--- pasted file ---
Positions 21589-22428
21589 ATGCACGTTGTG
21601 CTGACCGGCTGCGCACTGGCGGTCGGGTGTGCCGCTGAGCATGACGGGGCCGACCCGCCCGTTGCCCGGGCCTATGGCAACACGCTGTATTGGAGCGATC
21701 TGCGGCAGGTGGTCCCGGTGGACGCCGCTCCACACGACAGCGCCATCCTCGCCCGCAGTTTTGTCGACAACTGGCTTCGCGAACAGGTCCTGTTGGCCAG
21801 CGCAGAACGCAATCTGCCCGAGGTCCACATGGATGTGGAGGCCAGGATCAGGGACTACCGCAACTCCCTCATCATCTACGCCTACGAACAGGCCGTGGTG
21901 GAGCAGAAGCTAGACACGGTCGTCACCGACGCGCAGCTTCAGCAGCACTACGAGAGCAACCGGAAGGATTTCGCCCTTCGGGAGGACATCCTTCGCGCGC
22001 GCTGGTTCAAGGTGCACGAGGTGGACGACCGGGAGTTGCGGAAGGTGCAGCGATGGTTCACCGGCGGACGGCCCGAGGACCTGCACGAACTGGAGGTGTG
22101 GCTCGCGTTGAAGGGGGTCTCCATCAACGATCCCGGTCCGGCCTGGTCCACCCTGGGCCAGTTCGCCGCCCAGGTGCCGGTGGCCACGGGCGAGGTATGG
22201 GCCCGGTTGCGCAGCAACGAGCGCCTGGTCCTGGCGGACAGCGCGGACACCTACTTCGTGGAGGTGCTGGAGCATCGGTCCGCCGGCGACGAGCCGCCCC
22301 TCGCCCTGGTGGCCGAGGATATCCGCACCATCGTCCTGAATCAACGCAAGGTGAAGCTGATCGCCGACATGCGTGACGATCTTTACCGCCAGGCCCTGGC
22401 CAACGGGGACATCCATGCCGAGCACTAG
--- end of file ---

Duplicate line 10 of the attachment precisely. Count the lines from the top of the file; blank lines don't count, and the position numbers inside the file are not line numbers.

22301 TCGCCCTGGTGGCCGAGGATATCCGCACCATCGTCCTGAATCAACGCAAGGTGAAGCTGATCGCCGACATGCGTGACGATCTTTACCGCCAGGCCCTGGC